I really envy those enthusiasts who can browse old magazines and not pay attention to the prices for cars. I simply can't rationalise them like some people can.
If I see a Ferrari GTO advertised for £3000, I cry a little. It doesn't matter that when that advert was run in the mid-1960s, £3k might have bought you a row of cottages in South Ascot, I still weep.
Then there are the others, the hyper-rational who, regardless of the whole price thing, never visit my world of regret, and never rue their missed opportunities. And that's just not normal.
Rightly or wrongly, classics are an emotional business for me and I don't at all envy those for whom they are not – I bet they are better mechanics than me, but I wouldn't want that sense of total detachment.
How could I not wish that 10 years ago I didn't borrow £20,000 instead of £10,000 to transform the purchase of a Westfield Eleven into the purchase of a Lotus Eleven? My salary was depressingly similar to what it is now so the level of debt would have made very little difference.
Neither is it that I have any qualms about any of the classics I have owned, but (as I have bleated many a time), I am very greedy and therefore forever tortured by the hundreds that I haven't had, and especially the scores of "must-have" cars that due to the booming market, I now know that I never will.
Of course the GTO is an extreme example that the rationalisers tend to quote, but it doesn't mean that my irrational approach isn't (slightly more) justified if we look at more recent trends.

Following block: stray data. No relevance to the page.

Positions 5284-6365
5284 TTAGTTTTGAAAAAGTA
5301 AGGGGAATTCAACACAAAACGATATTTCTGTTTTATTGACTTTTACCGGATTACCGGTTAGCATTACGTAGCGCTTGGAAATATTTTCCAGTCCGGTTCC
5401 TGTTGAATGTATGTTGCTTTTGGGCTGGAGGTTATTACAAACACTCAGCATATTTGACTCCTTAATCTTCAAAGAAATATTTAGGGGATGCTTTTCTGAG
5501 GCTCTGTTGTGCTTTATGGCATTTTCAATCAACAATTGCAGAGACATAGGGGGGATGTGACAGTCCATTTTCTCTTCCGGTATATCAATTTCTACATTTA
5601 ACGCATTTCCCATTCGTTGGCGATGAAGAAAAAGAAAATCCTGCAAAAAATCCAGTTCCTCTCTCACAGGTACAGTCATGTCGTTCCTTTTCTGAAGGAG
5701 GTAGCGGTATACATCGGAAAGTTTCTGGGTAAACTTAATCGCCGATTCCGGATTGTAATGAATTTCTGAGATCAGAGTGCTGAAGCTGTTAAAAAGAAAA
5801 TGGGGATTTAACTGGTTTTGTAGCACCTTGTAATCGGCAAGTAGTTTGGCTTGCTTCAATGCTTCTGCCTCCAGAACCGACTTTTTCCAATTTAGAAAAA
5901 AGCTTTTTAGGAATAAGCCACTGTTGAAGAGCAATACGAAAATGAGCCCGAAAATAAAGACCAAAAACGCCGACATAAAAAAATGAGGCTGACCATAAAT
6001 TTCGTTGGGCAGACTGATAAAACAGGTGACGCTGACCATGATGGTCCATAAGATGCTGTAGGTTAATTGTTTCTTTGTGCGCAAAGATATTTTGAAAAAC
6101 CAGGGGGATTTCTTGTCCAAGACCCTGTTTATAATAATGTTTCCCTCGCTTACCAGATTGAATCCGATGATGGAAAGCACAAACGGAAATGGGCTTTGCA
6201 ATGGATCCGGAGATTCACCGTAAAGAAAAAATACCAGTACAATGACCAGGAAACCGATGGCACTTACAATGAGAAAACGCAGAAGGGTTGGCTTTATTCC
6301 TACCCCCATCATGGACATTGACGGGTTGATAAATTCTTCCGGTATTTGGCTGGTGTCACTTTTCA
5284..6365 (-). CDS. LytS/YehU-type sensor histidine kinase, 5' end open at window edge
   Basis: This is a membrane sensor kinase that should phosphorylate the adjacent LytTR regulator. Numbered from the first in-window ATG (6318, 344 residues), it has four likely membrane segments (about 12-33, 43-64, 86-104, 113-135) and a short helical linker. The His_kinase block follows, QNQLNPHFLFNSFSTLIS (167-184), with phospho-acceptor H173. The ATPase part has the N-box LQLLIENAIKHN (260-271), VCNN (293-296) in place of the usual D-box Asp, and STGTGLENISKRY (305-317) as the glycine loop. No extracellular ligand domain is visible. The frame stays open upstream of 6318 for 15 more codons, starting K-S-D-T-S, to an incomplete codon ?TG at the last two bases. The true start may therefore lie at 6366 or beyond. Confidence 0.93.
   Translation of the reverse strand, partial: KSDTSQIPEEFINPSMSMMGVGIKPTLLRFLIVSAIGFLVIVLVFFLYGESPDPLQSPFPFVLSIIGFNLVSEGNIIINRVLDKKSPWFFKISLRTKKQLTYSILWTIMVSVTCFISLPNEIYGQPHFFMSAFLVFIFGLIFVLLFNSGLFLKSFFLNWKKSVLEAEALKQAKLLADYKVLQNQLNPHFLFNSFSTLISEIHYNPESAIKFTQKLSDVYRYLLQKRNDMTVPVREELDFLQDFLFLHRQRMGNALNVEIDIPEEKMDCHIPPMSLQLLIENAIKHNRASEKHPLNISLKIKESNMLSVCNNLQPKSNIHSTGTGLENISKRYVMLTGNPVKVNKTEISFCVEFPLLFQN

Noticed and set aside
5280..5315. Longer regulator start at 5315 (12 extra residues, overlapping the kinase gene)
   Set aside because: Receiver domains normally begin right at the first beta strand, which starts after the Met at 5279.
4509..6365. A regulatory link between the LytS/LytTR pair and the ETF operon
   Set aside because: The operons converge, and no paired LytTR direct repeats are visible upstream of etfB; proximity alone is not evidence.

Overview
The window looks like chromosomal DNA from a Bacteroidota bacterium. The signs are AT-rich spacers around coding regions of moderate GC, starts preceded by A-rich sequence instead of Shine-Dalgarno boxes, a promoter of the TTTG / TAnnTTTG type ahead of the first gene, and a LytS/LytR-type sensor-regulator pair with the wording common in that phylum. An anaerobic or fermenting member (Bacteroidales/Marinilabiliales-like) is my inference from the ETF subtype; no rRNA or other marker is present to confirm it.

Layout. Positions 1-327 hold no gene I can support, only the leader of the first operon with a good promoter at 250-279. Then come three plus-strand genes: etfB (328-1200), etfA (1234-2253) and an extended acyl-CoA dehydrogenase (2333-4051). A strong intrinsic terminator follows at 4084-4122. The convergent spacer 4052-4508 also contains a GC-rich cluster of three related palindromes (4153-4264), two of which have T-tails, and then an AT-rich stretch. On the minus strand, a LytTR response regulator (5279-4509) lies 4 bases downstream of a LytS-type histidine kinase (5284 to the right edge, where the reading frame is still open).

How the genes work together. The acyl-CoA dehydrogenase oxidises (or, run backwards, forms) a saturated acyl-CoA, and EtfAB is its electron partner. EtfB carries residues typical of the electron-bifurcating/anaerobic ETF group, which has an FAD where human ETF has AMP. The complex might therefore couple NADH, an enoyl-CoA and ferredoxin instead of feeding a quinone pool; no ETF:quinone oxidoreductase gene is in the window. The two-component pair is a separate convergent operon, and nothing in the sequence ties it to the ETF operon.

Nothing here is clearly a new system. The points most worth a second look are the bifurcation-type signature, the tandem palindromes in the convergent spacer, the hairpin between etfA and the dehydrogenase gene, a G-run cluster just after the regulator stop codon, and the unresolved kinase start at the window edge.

When I took the helm at C&SC, I told company bigwig Eric Verdon-Roe to find me a million quid to buy cars with. He didn't, so I never did buy the two and a half decent C-types I could have had for that money at the time.
Likewise, the other day I was browsing our 20th anniversary edition in which the team picked its dream classics for under £20k. Mine was a Lancia Aurelia B20 GT. Today it seems mad to suggest that they were ever that low, but a decade ago, when if I was bolder I could have taken on and then paid off that sort of loan, they were.
Others in the test (all sub-£20k remember) included an AC Aceca, Allard, Gordon-Keeble, Mustang GT350 and BMW 3.0 CSL!
Naturally, after reminiscing on the Aurelia et al, I spent some time damaging the pages of the Price Guide with my tears.
The only solution was to follow the advice of Johnny Mercer and accentuate the positive by turning it into a game.
So I gave myself a budget of £100k to assemble my dream garage at 2002 prices (though, some of the valuations do look suspiciously low).
And this is it (all in 'average' ie road legal but ropey condition).
1. Ferrari 246GT - £27,500
2. Alfa Romeo Montreal - £4500
3. Lancia Aurelia B20 GT - £12,500
4. Lotus Elan S1 - £7500
5. Maserati Ghibli £14,500
6. Audi 100S Coupe - £1000
7. Porsche 911S 2.4 - £12,000
8. Mini Cooper S - £3850
9. De Tomaso Pantera - £12,500
10. Jensen Interceptor - £4000
Total - £99,850
Or I could just tick all those boxes with a real Cobra 289 (£60,000) and a Ferrari 330GTC (£40,000).
Now, why don't you have a go yourself? I've started a thread in the forum so you can see the Price Guide and make your own choices.
Number of cars limited to 10, total value must not exceed £100k, and you can't use the values for restoration projects, just average or mint examples. It's a lot tougher than you would think, too, I still had to drop a whole bunch of dream cars.
No need to be negative about the pointlessness of the entire exercise either, I'm well aware of it, but it's just a bit of fun (or in my case, therapy).